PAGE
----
[Spoiler alert on this post. If you haven’t read Lolita, please do so. It’s a classic for a reason. ]
I read Lolita for the first time in June as part of a classics book club I’ve attended regularly since the beginning of the year. It is definitely a book I wouldn’t have picked up on my own. As much as I love stories of sordid crime, the twisted tale of Humbert Humbert and his child lover always felt too unseemly.
But I’m incredibly glad that I did read Lolita. Not only is this a beautifully written and intriguing novel, it has stuck with me in a way that I never thought it would. It’s been months since I finished reading the book, and yet I’ve thought about it almost every week since. I am not nearly as obsessed as Humbert, but my thoughts wander to little Dolores Haze far more often than I imagined.
For me, the defining point of Lolita is chapter 20. These are some of the most tense and suspenseful pages ever written. Humbert Humbert has wed Charlotte Haze, the titular Lolita’s mother, in a bid to get closer to her daughter. While he and his new wife are swimming at a local lake, Humbert describes how easily he could drown her and make it look like an accident. Ultimately, he does not.
Obviously, I did not want Humbert to murder Charlotte, because of the ramifications for Dolores. However, when I reached the point of Charlotte’s actual death, I felt incredibly cheated by the turn of events. Charlotte is accidentally hit by a car just after learning that her husband lusts after her daughter. Her death is immediate, tidily giving Humbert what he wants without needing to get his hands dirty. This frustrated me to no end, but it took me time to figure out exactly why.
I went into the book knowing that the narrator would eventually possess his nymphette, I realize now that I wanted him to have to “work” for it more than he did. Humbert gets off easy; he’s too lucky. He needs a room to rent, and it just so happens that one is available in the home of his Lolita. Humbert debates killing Charlotte, but auspiciously chickens out, later discovering that a neighbor would have witnessed the murder. Then, when it feels like he will be trapped in a (to him) torturous marriage while Dolores is safely away at boarding school, Charlotte is conveniently removed from the picture. Humbert is now the legal guardian of his obsession. He is free to do with her as he pleases, under the guise of being a doting step-father. At no point is Humbert required to do anything more than marry Charlotte in his efforts to reach Dolores. This is a distasteful move for the narrator, but it is hardly suffering in the way that I desired.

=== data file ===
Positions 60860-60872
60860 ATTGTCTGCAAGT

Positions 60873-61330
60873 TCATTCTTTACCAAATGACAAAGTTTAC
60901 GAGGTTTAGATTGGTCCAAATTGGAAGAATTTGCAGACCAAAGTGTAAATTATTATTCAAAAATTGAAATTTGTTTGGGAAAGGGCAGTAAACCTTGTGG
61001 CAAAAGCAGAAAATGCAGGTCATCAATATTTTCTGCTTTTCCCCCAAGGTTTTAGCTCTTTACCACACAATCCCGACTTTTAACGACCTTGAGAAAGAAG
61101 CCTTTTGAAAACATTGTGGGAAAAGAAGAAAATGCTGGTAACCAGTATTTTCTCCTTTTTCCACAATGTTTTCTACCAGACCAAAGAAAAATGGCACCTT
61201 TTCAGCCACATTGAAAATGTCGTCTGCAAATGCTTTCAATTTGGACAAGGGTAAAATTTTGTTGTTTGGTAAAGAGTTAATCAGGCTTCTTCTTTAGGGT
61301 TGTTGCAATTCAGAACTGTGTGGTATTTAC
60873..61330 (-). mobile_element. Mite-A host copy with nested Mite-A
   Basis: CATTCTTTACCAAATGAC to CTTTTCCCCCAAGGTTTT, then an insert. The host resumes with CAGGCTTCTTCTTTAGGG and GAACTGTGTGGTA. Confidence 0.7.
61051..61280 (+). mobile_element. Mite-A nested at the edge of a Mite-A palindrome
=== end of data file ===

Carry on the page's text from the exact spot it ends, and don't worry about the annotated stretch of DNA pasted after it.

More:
It is unbearably unfair how easy it is for Humbert to have his Lolita. He is demonstrably a twisted individual, but manages to come across as living by a strange moral code. The thought of murder is distasteful. He prides himself in deriving sexual pleasure from Dolores without her knowledge, in his mind preserving her wholesomeness. It’s alarming how easy it is to become hypnotized by his language, to sympathize with his plight in some small way. I wanted him to be more overtly evil, to engage in more than one unforgivable crime. I needed him to take what he wanted by force because he is a terrible human being, not gifted his greatest desire by a quirk of fate.
But isn’t that life? Fate seems to shine on the wicked as often as it does the good. If karma exists, it sometimes takes longer to punish and reward than we prefer. Lolita perfectly embodies the feeling of unfairness that underscores our lives. It’s such an unexpected takeaway from an already unconventional book. Maybe this is why the novel has endured, despite the subject matter. For me this novel has little to do with lust. It’s a meditation on life as it is versus how we think it should be.